The Child Sex Offender Disclosure Scheme
Threats to a child’s safety are more likely to originate from a family member or family friend than a complete stranger. The vast majority of child sex offenders are related to or known to their victim.
The Child Sex Offender Disclosure Scheme, sometimes known as Sarah’s Law, has been developed to improve access to information that may help protect children from the risk of abuse. The scheme allows parents, carers, guardians or interested third parties to ask the police to tell them about a person's record of child sex offences if they are concerned about that person's access to a child.
In addition, the police may also disclose information about a person who poses a risk of harm to children due to a history of serious violence or where they have been suspected of sex offences.
What information will be disclosed?
The police will only disclose information if we believe there is a need to protect a child, and that it is necessary and proportionate to do so. Information will only be disclosed to the person best-placed to protect the child (normally a parent) and anyone receiving this information must keep it confidential and use it only to protect the child concerned.
We can only consider information that is held by a police force or other agency, and in cases where we have no information to disclose, it does not necessarily mean there is no risk to the child.
How Can I Request Information?
Requests for disclosure can be made directly by phone on 101 or by calling at a Surrey Police Station. You will be asked to provide your details, the children’s names and addresses and as much detail you have about the person you are concerned about.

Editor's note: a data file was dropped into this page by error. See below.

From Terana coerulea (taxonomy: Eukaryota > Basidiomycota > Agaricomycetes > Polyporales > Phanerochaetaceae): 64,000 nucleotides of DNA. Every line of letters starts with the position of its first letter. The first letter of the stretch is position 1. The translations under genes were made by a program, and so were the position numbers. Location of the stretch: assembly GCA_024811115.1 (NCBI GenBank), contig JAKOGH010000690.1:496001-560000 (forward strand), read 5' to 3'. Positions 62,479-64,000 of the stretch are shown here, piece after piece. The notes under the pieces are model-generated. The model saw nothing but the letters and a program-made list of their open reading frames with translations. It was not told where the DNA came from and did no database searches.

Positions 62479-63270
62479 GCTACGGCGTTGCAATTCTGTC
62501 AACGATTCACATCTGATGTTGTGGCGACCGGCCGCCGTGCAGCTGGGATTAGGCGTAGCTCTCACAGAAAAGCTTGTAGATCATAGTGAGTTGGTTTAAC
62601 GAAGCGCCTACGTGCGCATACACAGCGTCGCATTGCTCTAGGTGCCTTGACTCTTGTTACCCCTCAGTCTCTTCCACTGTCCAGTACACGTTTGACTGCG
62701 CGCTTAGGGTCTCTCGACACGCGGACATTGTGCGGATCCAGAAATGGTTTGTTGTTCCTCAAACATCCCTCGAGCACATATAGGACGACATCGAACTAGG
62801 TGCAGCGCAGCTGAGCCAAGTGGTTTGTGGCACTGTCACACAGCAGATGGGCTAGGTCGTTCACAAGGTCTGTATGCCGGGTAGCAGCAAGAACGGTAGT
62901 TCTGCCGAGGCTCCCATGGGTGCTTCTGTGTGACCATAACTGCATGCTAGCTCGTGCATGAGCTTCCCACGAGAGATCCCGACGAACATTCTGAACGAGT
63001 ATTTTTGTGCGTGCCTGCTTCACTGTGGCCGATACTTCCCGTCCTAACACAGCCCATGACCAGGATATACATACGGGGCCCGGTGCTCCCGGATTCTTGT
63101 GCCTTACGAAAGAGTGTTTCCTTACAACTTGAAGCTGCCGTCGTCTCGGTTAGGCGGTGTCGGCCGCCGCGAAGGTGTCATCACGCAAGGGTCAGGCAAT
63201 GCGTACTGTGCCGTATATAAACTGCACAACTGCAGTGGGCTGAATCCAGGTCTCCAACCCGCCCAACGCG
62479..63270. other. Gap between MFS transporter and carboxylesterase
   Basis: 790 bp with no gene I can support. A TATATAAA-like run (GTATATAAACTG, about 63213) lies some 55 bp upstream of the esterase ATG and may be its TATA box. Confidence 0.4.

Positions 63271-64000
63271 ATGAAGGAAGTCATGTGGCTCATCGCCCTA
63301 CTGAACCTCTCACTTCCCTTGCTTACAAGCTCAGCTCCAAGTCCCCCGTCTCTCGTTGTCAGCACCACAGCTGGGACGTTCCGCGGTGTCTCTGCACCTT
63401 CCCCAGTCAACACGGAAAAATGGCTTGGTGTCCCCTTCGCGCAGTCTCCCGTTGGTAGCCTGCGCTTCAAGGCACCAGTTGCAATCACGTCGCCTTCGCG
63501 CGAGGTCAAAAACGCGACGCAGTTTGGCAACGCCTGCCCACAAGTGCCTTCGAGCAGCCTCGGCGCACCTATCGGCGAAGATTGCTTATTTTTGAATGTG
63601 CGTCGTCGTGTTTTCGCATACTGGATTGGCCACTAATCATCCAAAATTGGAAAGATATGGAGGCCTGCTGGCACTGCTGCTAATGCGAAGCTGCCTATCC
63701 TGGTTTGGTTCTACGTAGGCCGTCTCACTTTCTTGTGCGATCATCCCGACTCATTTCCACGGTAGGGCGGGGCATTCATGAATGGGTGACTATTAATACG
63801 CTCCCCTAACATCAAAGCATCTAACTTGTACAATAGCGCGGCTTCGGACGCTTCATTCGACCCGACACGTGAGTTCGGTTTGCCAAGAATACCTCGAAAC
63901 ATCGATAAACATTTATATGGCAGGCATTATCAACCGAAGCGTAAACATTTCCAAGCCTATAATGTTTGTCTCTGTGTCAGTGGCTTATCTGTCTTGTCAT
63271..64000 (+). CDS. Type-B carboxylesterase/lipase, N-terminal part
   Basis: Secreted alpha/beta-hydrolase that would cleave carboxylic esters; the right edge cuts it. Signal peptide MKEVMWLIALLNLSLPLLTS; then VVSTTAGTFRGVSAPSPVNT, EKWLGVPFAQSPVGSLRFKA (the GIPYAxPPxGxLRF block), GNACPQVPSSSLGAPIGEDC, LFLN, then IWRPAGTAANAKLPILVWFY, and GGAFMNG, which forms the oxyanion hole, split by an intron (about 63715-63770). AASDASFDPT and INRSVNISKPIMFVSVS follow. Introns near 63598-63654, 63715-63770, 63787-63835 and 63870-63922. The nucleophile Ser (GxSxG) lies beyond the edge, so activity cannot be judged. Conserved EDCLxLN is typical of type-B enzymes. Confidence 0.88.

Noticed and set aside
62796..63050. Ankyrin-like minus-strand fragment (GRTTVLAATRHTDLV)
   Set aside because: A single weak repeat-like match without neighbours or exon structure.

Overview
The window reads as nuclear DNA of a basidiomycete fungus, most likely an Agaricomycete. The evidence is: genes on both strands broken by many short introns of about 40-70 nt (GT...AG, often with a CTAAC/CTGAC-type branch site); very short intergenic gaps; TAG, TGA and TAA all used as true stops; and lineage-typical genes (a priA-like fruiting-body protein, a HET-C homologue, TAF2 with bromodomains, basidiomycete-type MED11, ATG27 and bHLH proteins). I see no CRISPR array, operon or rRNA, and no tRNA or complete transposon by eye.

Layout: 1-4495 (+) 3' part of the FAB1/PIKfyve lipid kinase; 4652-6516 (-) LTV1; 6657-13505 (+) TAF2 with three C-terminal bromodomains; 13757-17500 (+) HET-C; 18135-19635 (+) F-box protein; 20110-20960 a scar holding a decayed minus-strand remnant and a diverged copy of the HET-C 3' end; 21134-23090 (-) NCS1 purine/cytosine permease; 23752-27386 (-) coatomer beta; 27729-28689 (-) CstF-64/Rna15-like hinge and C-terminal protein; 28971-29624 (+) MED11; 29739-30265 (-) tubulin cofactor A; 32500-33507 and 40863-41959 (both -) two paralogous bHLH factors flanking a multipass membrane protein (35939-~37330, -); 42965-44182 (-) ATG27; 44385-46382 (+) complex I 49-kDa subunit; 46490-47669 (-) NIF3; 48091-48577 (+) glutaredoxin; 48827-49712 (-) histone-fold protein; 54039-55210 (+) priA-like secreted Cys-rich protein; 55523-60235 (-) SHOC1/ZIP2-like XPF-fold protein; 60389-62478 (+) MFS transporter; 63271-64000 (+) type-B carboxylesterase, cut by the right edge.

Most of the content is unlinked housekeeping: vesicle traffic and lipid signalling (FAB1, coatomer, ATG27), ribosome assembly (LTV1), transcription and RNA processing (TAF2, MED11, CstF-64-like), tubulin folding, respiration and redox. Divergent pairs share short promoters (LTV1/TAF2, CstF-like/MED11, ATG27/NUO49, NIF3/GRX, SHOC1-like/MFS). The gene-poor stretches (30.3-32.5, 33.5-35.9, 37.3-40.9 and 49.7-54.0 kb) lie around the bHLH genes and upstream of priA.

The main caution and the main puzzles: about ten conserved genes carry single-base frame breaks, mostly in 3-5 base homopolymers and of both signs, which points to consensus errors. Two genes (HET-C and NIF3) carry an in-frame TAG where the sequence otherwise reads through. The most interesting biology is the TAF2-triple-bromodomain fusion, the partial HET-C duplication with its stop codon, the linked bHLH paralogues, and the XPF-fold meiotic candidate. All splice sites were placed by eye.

Checks will be made in the first 24 hours to identify any immediate or critical risk. Your enquiry will then be passed to specialist members of staff who will contact you to arrange a meeting within 10 days. At this meeting you will be provided with an information pack about the scheme. We will then conduct research into the person you are enquiring about and consider what, if any, information we should disclose. We will either contact you to say we have no concerns about the person, or meet with you again to disclose some information about their background. Any disclosure is strictly confidential.
The Scheme is not a UK version of 'Megan's Law', the scheme which operates in the USA and makes all information about sex offenders publicly available. Anyone who breaches the confidence of the UK scheme may have action taken against them by the police.
More information can be found on the Criminal Records Bureau section of the Home Office website.